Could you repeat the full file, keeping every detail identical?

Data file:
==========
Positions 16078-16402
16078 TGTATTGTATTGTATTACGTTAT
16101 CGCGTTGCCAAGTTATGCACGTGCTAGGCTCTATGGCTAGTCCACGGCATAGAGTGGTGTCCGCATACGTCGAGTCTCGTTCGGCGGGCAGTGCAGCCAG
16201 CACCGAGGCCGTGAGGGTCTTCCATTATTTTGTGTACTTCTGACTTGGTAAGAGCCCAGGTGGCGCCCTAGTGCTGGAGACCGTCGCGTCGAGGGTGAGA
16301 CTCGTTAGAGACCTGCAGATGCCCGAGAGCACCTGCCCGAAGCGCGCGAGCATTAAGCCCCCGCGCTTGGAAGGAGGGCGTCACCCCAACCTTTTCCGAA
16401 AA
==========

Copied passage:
Positions 16078-16402
16078 TGTATTGTATTGTATTACGTTAT
16101 CGCGTTGCCAAGTTATGCACGTGCTAGGCTCTATGGCTAGTCCACGGCATAGAGTGGTGTCCGCATACGTCGAGTCTCGTTCGGCGGGCAGTGCAGCCAG
16201 CACCGAGGCCGTGAGGGTCTTCCATTATTTTGTGTACTTCTGACTTGGTAAGAGCCCAGGTGGCGCCCTAGTGCTGGAGACCGTCGCGTCGAGGGTGAGA
16301 CTCGTTAGAGACCTGCAGATGCCCGAGAGCACCTGCCCGAAGCGCGCGAGCATTAAGCCCCCGCGCTTGGAAGGAGGGCGTCACCCCAACCTTTTCCGAA
16401 AA